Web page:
Figure 1. Attestation Level A for individual subscribers

In this example (Figure 1), voice service providers originating calls for their subscribers provide authenticated caller ID information through a KYC process to identify the customer and verifying the association of the telephone number the service provider provisioned to the customer.

When the phone number and identity criteria are fully met, the provider (in this example, Verizon) is able to assign A Level attestation. Through the STIR/SHAKEN verification process, and the terminating service provider (AT&T in this example) can verify the caller ID information and identity of the calling party to display a “verified caller” identification to the called party.

Situation #2: The VSP has a direct relationship with the entity behind the call. The entity is a business using multiple phone numbers provided by the VSP.

Figure 2 presents a situation similar to the last in that the originating service provider has a direct relationship with the entity behind the call. The entity in this example is USA Hospital, and USA Hospital is using multiple phone numbers to call its patients directly. The hospital acquired its phone numbers directly from its VSP.

Figure 2. Attestation Level A for Enterprise

Through the same attestation criteria of verifying a single customer’s identity and cell phone number, the base SHAKEN authentication can also be implemented by the originating voice service provider to attest to the accuracy of caller identification information transmitted with a call for customers that are not individual subscribers, like USA Hospital.

Utilizing their KYC process and number provisioning process, an originating voice service provider can provide A level attestation to a call made by a business, government entity, or similar. Through the STIR/SHAKEN verification process, the terminating service provider can verify the caller ID information and identity of the calling party to display a “verified caller” identification to the called party.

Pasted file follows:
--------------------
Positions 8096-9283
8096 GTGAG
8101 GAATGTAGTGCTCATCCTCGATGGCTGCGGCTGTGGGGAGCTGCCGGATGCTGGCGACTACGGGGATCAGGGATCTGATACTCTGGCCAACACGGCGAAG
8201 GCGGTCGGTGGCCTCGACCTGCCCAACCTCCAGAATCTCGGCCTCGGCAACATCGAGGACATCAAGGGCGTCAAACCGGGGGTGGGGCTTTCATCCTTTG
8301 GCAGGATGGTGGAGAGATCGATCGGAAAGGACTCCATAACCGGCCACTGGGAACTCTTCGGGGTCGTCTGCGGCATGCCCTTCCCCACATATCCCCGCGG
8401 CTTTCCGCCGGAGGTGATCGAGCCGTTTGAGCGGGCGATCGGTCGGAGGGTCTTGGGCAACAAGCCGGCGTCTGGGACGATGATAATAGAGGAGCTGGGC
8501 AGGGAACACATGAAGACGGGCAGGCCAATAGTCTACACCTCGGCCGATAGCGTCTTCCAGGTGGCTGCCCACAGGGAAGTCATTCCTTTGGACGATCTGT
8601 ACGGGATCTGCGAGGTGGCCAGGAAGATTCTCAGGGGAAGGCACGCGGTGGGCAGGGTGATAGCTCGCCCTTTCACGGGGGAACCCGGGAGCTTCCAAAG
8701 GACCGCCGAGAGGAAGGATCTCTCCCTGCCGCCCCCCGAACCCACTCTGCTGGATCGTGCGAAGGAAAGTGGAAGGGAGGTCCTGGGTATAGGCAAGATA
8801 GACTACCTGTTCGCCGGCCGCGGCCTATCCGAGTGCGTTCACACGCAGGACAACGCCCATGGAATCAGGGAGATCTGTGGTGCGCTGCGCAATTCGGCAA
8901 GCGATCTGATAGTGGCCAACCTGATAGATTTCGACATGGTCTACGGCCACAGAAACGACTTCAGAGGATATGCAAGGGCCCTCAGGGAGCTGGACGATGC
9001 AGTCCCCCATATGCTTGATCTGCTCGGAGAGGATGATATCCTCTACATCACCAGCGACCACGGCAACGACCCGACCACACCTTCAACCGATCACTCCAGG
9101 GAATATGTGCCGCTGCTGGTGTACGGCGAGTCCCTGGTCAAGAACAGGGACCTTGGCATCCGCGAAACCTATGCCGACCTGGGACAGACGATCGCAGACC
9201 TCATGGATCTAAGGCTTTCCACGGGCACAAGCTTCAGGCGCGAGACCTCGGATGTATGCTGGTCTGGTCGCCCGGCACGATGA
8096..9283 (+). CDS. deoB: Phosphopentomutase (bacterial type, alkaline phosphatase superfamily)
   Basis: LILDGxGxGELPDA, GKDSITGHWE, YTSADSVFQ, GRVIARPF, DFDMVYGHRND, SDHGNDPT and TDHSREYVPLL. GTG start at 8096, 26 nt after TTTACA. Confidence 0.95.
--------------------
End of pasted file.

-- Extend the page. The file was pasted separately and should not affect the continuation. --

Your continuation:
Now let’s complicate things a little.

STIR/SHAKEN standards do not support legal callers’ need for A level attestation due to distributed customer identity and number.

When the relationship between the caller, the assigned number, and the originating VSP does not meet the criteria for A level attestation, the provider will apply B or C level attestations. Even though a B or C level attestation does not provide the certainty of an A attestation, these options are part of the STIR/SHAKEN framework to, at a minimum, support traceback efforts to the originating or gateway carrier.

Situation #3: The VSP has a direct relationship with the entity behind the call, but did not provide the phone numbers.

In this example (Figure 3), the VSP has confidence in its direct customer, USA Hospital, but no direct connection to the phone numbers USA Hospital is utilizing for its patient communications.

Though USA Hospital is free to communicate via whichever phone numbers it prefers, Verizon (in this example) has no ability to verify that USA Hospital is authorized to use the phone numbers originating traffic since the phone numbers were not provided directly to USA Hospital from Verizon.